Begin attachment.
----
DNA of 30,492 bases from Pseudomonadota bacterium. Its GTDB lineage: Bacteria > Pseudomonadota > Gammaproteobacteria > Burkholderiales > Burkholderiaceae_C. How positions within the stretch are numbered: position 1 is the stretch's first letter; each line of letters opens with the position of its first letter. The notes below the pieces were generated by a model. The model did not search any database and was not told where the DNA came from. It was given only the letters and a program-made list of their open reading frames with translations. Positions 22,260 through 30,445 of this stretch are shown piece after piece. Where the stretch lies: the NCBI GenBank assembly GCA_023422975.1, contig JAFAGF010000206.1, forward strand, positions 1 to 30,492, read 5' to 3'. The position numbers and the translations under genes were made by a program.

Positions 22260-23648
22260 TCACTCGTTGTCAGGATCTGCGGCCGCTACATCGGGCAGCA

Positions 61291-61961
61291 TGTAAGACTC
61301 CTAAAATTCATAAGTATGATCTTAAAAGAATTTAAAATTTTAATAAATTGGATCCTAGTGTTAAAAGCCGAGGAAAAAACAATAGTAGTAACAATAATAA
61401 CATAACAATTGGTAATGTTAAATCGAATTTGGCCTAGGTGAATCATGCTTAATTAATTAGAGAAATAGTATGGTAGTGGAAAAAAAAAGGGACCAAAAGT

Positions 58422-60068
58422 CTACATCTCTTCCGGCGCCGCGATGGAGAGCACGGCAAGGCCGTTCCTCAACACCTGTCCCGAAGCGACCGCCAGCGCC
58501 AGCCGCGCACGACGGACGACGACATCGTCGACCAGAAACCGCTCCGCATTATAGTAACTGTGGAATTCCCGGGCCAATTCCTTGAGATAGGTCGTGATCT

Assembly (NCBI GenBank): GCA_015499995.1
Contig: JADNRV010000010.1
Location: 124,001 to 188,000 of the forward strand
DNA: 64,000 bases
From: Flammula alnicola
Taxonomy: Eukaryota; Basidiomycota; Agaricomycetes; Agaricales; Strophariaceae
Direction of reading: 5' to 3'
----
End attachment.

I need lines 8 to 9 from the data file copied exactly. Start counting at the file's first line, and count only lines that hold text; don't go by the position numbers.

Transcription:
Positions 58422-60068
58422 CTACATCTCTTCCGGCGCCGCGATGGAGAGCACGGCAAGGCCGTTCCTCAACACCTGTCCCGAAGCGACCGCCAGCGCC